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The vanishing differences between mobile and desktop VR

"Very soon, the content you're playing on Vive will be very easily playable on what we call mobile VR platforms right now”

The key differences between mobile and desktop VR experiences will disappear within the next few years, according to a panel at Casual Connect USA, but the lower price and broad reach of mobile hardware will remain a unique strength.

Right now, both the desktop and mobile parts of the VR markets have distinct strengths and weaknesses. With the former, the ability to create high-fidelity games with a greater variety of input options is traded off against the very high cost of entry for consumers - particularly those who dont already own high-end PC hardware. With the latter, a more populated marketplace is the reward for developers willing to grapple with the limited capabilities of Samsung's market leading Gear VR headset.

"Mobile VR is much more about VR than it is about mobile. It's more like Oculus Rift than it's like your cellphone"

"It really has the largest addressable market, and the longest tail in the long-run," said Edward McNeill, an indie developer now entirely focused on VR games. Andrew Goldstein, one of McNeill's fellow panelists, concurred. "Mobile has more users," he added, "so if you want to increase your brand, your notoriety, or just get yourself seen, mobile is where to go."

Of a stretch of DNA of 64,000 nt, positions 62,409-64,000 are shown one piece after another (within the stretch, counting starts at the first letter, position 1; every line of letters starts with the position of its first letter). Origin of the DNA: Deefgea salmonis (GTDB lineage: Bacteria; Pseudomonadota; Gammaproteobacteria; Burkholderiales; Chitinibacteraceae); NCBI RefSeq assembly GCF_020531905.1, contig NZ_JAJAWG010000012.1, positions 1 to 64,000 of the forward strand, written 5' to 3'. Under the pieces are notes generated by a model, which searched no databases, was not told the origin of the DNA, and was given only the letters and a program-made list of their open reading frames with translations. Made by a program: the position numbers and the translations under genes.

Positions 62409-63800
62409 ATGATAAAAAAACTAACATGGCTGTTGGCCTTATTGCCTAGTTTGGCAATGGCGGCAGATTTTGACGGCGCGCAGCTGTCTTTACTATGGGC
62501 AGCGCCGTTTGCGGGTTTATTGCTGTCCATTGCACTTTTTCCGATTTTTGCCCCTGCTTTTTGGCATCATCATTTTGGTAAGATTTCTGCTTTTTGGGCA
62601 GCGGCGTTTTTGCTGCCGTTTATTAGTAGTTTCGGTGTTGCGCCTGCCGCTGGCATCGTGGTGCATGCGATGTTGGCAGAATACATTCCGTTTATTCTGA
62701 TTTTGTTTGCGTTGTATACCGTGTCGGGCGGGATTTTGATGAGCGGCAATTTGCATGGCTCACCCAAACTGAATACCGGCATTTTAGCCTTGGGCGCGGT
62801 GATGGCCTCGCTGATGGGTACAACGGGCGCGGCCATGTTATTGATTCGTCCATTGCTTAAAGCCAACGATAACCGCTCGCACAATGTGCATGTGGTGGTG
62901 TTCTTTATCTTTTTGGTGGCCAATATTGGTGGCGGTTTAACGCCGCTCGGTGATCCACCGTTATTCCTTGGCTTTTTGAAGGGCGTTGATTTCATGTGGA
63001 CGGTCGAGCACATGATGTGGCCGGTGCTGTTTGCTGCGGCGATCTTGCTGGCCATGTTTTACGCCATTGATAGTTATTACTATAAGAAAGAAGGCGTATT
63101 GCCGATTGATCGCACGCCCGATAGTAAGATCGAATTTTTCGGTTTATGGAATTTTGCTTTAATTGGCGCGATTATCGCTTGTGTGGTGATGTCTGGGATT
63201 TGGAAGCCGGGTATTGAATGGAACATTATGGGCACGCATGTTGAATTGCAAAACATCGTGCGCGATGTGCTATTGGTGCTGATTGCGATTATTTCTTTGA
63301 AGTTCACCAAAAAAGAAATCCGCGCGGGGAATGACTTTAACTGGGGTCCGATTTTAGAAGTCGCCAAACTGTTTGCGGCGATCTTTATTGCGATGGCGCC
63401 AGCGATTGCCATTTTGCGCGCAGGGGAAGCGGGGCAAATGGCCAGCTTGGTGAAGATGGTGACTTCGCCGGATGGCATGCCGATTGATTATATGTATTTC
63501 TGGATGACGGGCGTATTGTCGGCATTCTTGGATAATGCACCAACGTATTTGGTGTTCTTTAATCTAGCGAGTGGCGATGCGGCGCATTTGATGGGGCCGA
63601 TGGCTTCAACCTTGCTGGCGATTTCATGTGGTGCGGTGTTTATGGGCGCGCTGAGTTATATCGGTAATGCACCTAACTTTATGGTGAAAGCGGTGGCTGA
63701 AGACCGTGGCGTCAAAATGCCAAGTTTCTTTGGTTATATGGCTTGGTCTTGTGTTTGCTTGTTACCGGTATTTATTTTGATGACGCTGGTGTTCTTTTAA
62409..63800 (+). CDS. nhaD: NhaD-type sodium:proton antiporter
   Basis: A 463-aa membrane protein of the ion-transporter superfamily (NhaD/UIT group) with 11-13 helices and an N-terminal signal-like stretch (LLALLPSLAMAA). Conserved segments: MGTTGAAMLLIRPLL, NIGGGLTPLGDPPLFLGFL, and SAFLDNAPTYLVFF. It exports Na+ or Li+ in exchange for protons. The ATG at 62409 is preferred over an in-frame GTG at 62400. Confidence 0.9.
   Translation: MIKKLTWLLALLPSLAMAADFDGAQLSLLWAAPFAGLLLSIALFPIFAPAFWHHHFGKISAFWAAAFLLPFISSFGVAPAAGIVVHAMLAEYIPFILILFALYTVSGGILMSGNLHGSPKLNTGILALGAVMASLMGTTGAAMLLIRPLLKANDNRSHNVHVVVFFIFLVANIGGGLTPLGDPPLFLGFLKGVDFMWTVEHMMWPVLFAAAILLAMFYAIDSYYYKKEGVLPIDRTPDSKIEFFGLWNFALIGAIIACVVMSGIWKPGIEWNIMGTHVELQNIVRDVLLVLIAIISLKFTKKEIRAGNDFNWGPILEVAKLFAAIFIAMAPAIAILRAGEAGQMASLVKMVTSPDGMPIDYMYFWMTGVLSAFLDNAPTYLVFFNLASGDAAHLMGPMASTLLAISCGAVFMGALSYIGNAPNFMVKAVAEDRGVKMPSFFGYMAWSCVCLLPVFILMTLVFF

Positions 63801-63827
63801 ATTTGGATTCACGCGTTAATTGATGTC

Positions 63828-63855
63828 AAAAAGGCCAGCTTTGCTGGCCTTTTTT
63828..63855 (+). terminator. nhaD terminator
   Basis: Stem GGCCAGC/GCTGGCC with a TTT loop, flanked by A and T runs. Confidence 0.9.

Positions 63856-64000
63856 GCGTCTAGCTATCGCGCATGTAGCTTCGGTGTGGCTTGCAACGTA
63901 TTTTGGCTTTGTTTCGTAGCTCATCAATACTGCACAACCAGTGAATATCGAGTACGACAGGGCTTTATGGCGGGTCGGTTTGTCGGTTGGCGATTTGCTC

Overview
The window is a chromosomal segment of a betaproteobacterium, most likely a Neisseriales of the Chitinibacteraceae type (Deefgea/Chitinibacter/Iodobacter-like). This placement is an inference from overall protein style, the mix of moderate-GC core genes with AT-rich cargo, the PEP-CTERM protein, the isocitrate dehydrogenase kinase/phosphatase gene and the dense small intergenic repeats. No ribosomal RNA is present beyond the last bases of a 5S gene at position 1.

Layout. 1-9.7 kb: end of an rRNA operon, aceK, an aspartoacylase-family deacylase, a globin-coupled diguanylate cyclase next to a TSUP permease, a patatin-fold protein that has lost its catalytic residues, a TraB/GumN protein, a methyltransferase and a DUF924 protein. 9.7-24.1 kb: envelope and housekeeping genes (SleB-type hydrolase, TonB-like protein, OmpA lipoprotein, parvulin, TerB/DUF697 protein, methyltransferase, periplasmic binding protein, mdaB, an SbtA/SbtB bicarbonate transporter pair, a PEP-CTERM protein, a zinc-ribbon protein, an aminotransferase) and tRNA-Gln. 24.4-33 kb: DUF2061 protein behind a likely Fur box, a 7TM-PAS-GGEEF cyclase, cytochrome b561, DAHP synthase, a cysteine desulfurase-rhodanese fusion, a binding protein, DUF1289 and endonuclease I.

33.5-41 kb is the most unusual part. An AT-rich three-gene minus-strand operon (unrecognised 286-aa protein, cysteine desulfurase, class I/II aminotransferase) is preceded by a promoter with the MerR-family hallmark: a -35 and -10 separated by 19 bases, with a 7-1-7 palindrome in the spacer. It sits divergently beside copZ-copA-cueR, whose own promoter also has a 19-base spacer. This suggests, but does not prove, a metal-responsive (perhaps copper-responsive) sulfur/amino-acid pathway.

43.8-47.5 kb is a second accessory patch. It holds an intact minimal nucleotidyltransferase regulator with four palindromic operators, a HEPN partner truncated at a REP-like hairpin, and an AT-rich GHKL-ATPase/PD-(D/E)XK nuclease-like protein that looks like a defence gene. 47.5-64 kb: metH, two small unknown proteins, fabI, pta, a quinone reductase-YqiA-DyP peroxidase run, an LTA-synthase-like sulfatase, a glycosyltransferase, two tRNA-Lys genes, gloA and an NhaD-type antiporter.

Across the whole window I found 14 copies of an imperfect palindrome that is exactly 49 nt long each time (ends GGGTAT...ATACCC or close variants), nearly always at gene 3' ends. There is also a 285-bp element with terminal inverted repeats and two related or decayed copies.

Neither mobile nor desktop are popular enough for huge profits to be a realistic possibility at this stage, but both McNeill and Goldstein championed mobile as the best entry point for indie developers - and independent developers in particular. According to Goldstein, the limitations of current VR hardware are such that conventional ideals like photorealistic graphics to be a secondary concern to quality of experience. This has a levelling effect that favours developers with more limited resources.

"I don't have to worry so much about competing with AAA studios," he said. "In that sense, it feels a little bit more indie friendly. The ceiling is a bit lower. I don't like talking about it in those terms, but that makes it a more friendly environment for a one-person shop."

Both Goldstein and McNeill also asserted that this even playing field also applies to mobile and desktop VR. With Gear VR now established and Google's Daydream headset promising to raise the bar, mobile VR is offering a "high quality experience, worthy in its own right" already. Indeed, McNeill and Goldstein agreed that, in one specific respect, mobile VR is actually superior to both Oculus Rift and HTC Vive: it's untethered, allowing a freedom of movement that will be essential to the future of VR as a whole.

Over the course of the panel, the perceived differences between mobile and desktop VR were assessed and, for the most part, dismissed. When the market for mobile games exploded in the wake of the iPhone and the App Store, the idea that that the best products should be tailored to the unique qualities of a smartphone quickly took hold. Mobile VR does not fit with that idea.

"I don't see it being very long before we have full six degrees of freedom, full head-tracking, hand-tracking"

"It's weird to me that there seems to be such a big division between what people see as mobile VR and the rest of VR," Goldstein said. "Mobile VR is much more about VR than it is about mobile. To me, it doesn't feel like a phone game; it feels like a VR game. It's more like Oculus Rift than it's like your cellphone."